Kishanganj: No poll heat in Congress seat up for grabs in triangular fight - Hindustan Times
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Kishanganj: No poll heat in Congress seat up for grabs in triangular fight

By, Kishanganj
Apr 17, 2024 09:24 PM IST

In impoverished Kishanganj, voters worry about rising prices, poverty, migration, and unemployment. Muslims unfazed by CAA. Winds of change with new ventures.

Shamshul, a farmer in his fifties, sitting at a small tea shop early Tuesday morning at Chichua Bari village in Pothia block, around 40 km from Kishanganj town, rues that his teenage son is still unemployed despite having an intermediate degree.

An inundated village at Bahadurganj in Kishanganj, a district where flood is a perennial problem. (HT photo)
An inundated village at Bahadurganj in Kishanganj, a district where flood is a perennial problem. (HT photo)

“I have eked out a living by doing farming. My son does not want to go to the field. What is his future? There are no jobs, no factories here. Migration is rampant. Why do we have to live like this? What is the use of elections?” he says.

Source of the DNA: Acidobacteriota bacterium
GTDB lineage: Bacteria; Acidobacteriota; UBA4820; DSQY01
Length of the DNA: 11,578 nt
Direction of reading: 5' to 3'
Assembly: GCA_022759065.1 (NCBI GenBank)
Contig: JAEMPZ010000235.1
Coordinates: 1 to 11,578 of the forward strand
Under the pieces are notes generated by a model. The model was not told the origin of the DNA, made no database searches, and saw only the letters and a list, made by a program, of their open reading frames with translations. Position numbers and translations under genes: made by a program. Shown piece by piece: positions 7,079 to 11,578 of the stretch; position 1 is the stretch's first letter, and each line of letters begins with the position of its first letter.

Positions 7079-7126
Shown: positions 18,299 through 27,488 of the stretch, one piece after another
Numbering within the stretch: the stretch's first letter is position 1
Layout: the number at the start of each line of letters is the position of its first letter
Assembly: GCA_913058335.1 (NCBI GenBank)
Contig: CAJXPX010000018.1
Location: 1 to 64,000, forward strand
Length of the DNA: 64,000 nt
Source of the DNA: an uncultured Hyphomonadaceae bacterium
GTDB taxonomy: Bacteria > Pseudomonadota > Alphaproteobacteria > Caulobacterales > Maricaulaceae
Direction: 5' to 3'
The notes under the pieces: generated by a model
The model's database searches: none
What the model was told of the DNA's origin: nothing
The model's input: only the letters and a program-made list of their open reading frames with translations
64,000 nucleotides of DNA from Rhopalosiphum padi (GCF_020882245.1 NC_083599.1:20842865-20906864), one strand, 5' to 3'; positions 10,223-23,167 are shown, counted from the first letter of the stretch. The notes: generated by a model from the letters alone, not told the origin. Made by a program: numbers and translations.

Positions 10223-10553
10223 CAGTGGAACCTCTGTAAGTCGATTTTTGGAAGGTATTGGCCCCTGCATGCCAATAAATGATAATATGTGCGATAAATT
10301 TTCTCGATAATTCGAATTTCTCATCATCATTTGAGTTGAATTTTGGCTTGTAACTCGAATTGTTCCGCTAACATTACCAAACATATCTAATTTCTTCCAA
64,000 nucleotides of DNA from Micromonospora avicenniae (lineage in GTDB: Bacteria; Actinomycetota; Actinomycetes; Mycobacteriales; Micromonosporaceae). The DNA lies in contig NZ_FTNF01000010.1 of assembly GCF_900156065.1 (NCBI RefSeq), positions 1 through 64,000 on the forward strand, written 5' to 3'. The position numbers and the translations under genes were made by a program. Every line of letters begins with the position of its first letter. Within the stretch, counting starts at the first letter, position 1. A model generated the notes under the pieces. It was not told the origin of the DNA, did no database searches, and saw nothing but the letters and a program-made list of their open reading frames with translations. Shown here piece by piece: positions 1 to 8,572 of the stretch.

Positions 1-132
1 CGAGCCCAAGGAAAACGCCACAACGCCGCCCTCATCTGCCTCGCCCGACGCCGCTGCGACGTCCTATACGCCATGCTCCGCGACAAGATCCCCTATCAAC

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Kamru Jama, a jute farmer, laments how the prices of the natural fibre crop has dropped over the years and there is no state intervention to provide better prices to jute farmers.

A little over a week before polling in Kishanganj — a Muslim-dominated parliamentary seat bordering West Bengal and Nepal and close to the Indo-Bangladesh border — the mood of the voters in the impoverished district is low.

Rising prices, poverty, migration, unemployment and poor health care are some of the key concerns among the voters.

Surprisingly, most of the Muslims here are unruffled by the union government’s decision to notify the rules of the Citizen Amendment Act (CAA), an issued raised by Prime Minister Narendra Modi himself at his rally in neighbouring Purnea on Tuesday. The legislation, which seeks to confer citizenship rights on non-Muslim minorities from the neighbouring countries, is finding little resonance among Muslims here. “We have nothing to fear. We are Biharis and Indians. Why should we talk about CAA or NRC? These are just poll gimmicks,” says M D Kasim, a septuagenarian in Pothia block of Kishanganj.